Grouper Diggin’

 

Grouper Diggin’

By Capt. Gus Cane

 

Grouper are one of the tastiest fish in the ocean, and as an added bonus for anglers, they pull as hard as a John Deere tractor. They are not too difficult to find and can be caught on a variety of baits and lures. What’s not to love?

Grouper fishing

Grouper are bottom-dwellers that frequent structure or relief where they lie in wait to wolf down a passing meal. Rock piles, wrecks and artificial reefs, ledges and even cracks in the ocean floor will hold these scrappy game fish. Grouper will move around some depending on the water temperatures, but usually, they hold in certain areas with plenty of food. Preferred depths are usually 150 feet or less, but gag grouper in particular along Florida’s West Gulf coast can often be caught in water as shallow as 12 feet.

There are several different varieties of grouper, but the most common and sought are gags, red, black and scamp. The Goliath grouper is the largest of all, often reaching several hundred pounds in size. The slow-growing giants are protected, although they can be caught when targeting other species.

Medium-heavy to heavy tackle is required to work grouper out of their holes and liars. The first impulse when hooked is for the fish to retreat, so heavier line and stout gear is necessary to turn them quickly. If one does “rock” you up and it’s a stalemate, put the reel in free spool for a few minutes. With no exerted pressure the fish will sometimes swim out of the obstruction and into open water where the fight can resume.

It’s important to present the baits close to the fish to trigger strikes. Anchor off a wreck or waypoint and let more anchor line out to achieve optimum positioning. Clanging the anchor on top of a wreck will shut off the bite immediately. GPS-enabled trolling motors let the boat operator hold in place without physically anchoring for a quieter and quicker approach.

Fresh cut bait and squid will entice grouper into eating. These baits are used on slip weight or dropper rigs sized according to the depth. Adding “meat” to a heavy bucktail jig is another option. Live baits are usually used after trying the dead offerings first. PInfish, squirrelfish, small grunts and cigar minnows top the list of live grouper baits. Bucktail jigs fished plain, butterfly jigs and heavy plastic swim baits also account for a good share of the catch.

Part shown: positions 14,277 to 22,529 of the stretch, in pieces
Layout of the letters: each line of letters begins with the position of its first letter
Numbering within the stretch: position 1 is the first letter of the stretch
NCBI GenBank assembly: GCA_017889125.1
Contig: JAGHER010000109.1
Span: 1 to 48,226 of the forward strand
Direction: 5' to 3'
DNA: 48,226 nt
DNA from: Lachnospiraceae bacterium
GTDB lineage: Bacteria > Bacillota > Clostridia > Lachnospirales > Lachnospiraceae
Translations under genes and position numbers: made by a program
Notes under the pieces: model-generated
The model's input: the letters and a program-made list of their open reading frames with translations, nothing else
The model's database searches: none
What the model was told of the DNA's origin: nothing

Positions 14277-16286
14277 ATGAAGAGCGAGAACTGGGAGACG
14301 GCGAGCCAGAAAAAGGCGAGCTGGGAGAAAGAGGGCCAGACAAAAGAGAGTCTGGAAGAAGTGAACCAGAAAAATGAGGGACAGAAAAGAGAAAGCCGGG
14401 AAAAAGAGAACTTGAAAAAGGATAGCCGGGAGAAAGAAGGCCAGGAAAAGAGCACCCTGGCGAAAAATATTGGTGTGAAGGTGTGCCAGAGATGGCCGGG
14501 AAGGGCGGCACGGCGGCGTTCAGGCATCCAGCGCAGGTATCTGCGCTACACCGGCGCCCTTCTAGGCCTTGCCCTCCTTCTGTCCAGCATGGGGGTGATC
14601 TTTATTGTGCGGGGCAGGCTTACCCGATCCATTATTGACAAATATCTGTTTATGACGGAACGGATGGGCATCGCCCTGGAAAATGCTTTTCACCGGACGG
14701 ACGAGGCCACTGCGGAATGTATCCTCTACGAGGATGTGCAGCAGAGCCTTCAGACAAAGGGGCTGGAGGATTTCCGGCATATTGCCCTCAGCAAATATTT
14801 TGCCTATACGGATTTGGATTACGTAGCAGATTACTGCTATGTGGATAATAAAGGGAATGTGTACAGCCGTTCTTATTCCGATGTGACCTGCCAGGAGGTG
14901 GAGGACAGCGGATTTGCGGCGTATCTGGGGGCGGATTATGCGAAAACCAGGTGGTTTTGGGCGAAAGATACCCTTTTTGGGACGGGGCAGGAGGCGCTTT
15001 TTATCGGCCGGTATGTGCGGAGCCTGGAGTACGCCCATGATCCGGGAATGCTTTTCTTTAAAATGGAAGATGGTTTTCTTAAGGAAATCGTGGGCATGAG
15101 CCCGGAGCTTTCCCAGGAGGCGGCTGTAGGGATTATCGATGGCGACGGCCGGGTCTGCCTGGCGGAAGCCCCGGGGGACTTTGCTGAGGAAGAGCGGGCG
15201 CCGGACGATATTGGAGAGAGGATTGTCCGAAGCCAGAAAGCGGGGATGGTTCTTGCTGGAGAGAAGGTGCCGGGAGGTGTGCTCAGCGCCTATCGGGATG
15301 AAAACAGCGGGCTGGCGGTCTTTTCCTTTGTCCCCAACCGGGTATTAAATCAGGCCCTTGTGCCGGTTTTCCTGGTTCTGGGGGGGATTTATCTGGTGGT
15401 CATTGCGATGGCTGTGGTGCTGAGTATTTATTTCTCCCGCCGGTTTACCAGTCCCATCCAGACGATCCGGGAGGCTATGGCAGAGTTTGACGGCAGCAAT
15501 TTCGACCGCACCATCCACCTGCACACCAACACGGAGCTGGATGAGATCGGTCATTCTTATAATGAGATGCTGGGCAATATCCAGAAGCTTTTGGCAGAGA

Trolling is another effective way to target grouper. Large lipped diving plugs plunge into the depths, and the grouper will come off the structure to attack them. A tight drag is necessary, but the forward momentum of the boat helps pull the fish away from the structure to make landing easier.

Grouper use their air bladders for buoyancy and those caught in depths 100 feet, or greater will need to have the air bladders vented so they can re-submerge if they are to be released. There are also several kinds of fish-descender devices that lessen the impacts of barotrauma.

Grouper are powerful fish with sharp teeth, so careful handling is necessary. Icing the catch down immediately will also keep the delicious flesh firm and flaky for the grill or oven.

Carolina Skiff’s Ultra Elite Series, like the 24 Ultra Elite, is well-suited for grouper diggin’ offshore. With an overall length of nearly 24 feet, stable beam and higher freeboard, it can handle the seas safely and comfortably. With a 78-gallon fuel capacity and a maximum horsepower rating of 250, it offers more than enough range and speed to locate the big ones.

With plenty of rod storage, padded coaming bolsters and a 20-gallon baitwell standard features, the 24 Ultra Elite is well-equipped for grouper duty no matter where you fish.

See the full line of Carolina Skiff and Sea Chaser boats at carolinaskiff.com. With 60 different options and models, you can use the Build A Boat feature. On the website, you can find a dealer, request a catalog and more. Check out the loyal following of Carolina Skiff fans and owners on Facebook.

 

Original Source: Sportsmans Lifestyle.com

 

 

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